Deans still trying to unravel All Blacks puzzle
Before signing on with John O'Neill's mob in 2008 Robbie Deans sought the counsel of John Wright.
Wright, a former opening batsman for the New Zealand cricket team who coached India, understood staring at his fellow Kiwis on a sports ground before attempting to accelerate their downfall.
Deans later revealed Wright's message was that tangling with your countrymen was like tussling with your brother in the backyard.
Deans understood it all completely. Now he also understands what it was like for a younger brother to continually get his head shoved into a spiky hedge by a ruthless older sibling.
Five years have passed and Deans is still trying to solve the complicated puzzle of how to undo the All Blacks.
The Wallabies' record against the New Zealanders under Deans is unappealing; 13 losses in 16 matches.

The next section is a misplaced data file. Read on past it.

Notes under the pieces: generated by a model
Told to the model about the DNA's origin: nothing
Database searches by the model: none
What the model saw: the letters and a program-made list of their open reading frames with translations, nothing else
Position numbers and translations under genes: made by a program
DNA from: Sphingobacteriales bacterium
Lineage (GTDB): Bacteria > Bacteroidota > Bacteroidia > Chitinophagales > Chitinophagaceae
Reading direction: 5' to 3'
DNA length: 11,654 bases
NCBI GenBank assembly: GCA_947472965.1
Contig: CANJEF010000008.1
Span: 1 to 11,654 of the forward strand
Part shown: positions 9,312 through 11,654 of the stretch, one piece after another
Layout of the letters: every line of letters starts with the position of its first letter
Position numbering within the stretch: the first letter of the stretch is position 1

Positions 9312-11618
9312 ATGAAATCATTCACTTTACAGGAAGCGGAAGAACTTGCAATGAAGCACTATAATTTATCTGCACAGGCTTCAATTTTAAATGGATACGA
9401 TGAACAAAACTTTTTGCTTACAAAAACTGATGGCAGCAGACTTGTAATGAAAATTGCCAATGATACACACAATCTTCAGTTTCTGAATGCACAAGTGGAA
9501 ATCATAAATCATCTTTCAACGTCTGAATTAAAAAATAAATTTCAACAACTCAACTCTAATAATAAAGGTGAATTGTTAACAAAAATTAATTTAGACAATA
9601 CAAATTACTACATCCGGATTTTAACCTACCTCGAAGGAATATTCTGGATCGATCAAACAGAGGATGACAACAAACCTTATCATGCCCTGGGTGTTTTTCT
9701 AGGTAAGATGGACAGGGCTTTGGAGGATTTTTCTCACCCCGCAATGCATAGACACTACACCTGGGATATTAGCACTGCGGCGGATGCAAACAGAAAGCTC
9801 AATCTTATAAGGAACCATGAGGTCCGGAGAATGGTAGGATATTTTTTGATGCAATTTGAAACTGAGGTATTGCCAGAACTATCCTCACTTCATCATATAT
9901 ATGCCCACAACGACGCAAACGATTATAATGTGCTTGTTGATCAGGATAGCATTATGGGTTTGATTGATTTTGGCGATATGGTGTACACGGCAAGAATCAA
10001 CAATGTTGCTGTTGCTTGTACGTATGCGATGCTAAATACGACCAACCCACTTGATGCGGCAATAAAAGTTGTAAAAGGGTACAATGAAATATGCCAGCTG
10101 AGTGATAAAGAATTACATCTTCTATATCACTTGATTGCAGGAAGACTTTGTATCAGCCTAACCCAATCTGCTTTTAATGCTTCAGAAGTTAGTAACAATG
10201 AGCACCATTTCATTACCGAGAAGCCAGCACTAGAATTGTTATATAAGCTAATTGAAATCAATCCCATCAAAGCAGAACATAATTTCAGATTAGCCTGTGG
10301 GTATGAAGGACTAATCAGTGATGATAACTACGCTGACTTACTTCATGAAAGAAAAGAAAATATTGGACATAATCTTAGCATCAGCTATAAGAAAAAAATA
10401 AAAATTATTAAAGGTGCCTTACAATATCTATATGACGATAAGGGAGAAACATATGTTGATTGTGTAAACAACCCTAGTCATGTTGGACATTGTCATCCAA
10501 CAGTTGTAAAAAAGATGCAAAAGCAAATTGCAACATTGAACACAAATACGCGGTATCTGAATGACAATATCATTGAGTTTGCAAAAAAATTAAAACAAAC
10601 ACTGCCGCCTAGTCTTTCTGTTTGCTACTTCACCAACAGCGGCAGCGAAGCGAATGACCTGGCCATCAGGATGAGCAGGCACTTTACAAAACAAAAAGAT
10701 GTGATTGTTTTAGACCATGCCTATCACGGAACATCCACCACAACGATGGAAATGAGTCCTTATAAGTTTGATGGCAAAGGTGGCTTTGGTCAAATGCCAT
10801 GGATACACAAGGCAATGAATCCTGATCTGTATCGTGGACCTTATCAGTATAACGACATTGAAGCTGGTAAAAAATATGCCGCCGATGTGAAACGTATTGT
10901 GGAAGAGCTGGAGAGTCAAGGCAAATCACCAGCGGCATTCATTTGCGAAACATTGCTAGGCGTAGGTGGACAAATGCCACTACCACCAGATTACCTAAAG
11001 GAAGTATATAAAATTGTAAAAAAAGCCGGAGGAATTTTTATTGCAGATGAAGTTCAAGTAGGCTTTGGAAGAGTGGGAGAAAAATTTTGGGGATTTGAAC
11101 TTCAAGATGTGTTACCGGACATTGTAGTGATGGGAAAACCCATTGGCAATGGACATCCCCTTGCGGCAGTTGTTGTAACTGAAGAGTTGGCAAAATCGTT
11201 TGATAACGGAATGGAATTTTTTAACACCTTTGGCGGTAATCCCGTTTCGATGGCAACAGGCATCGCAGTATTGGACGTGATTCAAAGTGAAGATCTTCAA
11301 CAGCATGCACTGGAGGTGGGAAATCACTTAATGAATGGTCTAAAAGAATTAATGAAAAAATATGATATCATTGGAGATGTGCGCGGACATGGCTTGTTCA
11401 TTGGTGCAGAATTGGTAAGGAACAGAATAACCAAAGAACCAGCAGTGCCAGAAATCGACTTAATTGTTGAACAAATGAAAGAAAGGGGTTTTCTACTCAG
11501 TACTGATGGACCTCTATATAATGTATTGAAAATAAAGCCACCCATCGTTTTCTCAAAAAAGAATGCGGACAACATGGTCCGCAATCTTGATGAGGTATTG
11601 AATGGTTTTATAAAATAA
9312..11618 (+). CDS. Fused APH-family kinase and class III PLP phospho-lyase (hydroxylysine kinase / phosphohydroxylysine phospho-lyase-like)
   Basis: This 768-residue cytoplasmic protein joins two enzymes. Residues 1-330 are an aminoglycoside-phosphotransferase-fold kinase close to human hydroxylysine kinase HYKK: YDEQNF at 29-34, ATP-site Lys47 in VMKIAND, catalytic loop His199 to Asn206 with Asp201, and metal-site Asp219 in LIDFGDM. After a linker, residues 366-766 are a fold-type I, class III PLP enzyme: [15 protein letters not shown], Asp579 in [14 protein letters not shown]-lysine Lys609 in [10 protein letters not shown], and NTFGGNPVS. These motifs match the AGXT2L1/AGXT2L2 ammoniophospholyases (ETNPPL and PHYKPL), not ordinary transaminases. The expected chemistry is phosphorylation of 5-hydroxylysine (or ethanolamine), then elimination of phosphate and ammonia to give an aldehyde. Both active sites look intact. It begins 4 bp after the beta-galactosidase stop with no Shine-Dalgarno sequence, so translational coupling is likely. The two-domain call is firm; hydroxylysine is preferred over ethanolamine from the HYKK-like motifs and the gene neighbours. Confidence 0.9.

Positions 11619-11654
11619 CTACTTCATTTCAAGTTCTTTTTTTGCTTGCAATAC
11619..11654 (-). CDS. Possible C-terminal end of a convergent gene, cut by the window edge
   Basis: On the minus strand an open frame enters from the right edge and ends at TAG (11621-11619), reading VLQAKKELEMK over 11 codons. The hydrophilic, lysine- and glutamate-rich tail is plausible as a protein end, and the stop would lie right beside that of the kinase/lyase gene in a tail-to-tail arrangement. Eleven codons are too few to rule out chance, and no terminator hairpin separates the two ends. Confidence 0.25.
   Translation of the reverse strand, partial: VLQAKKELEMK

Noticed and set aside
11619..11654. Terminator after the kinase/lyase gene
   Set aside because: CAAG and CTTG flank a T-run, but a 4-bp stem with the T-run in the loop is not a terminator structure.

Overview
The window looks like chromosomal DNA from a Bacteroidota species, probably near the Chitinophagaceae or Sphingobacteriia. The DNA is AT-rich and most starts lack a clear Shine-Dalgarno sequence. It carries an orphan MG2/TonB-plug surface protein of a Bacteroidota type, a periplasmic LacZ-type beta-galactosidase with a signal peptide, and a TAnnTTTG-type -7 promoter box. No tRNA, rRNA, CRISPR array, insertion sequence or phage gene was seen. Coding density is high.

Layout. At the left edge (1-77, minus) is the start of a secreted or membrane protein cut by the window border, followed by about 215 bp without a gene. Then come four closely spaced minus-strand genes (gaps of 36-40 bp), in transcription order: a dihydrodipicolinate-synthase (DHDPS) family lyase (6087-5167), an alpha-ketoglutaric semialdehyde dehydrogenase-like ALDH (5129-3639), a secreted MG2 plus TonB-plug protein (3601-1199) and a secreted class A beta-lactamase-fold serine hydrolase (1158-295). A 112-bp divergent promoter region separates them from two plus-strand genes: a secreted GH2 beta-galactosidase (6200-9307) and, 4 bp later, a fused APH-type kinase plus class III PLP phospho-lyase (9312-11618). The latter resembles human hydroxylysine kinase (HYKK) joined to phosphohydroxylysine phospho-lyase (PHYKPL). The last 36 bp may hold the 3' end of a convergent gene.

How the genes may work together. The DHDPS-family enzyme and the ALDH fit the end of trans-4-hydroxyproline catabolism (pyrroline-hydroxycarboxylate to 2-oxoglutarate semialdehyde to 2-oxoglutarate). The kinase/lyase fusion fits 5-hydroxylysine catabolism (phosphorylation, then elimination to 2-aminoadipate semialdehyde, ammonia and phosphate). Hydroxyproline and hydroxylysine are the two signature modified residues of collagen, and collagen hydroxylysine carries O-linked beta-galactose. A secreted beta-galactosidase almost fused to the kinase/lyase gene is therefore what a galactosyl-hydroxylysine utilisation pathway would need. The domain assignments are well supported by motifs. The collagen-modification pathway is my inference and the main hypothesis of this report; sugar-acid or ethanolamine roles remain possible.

Deans is not a poor coach but his chances of becoming the first to clunk the All Blacks at Eden Park since 1986 look grim.
Perhaps Wright can sympathise. He made India into a competitive force, yet when he was eventually lobbed the keys to the Black Caps he battled.
Deans might wonder whether some of his men, like Wright's, subconsciously look for an escape hatch during tough matches instead of continuing to travel the rough road.
At the Crusaders he had men who detested losing.
There is no doubt the quality of players at Deans' disposal in Australia is less than what the All Blacks can muster but there now appears to be a mental block. Last weekend the Wallabies had their best chance to roll the All Blacks and they blew it.
Word across the Tasman was that after the Wallabies' miserable defeat to Scotland in June, Deans was put on notice. The series win over Wales prolonged his survival but the Wallabies may never regain the Bledisloe Cup under Deans' watch.
That silverware would have been in the forefront of O'Neill's mind when he and Deans inked their deal. It has been a long wait.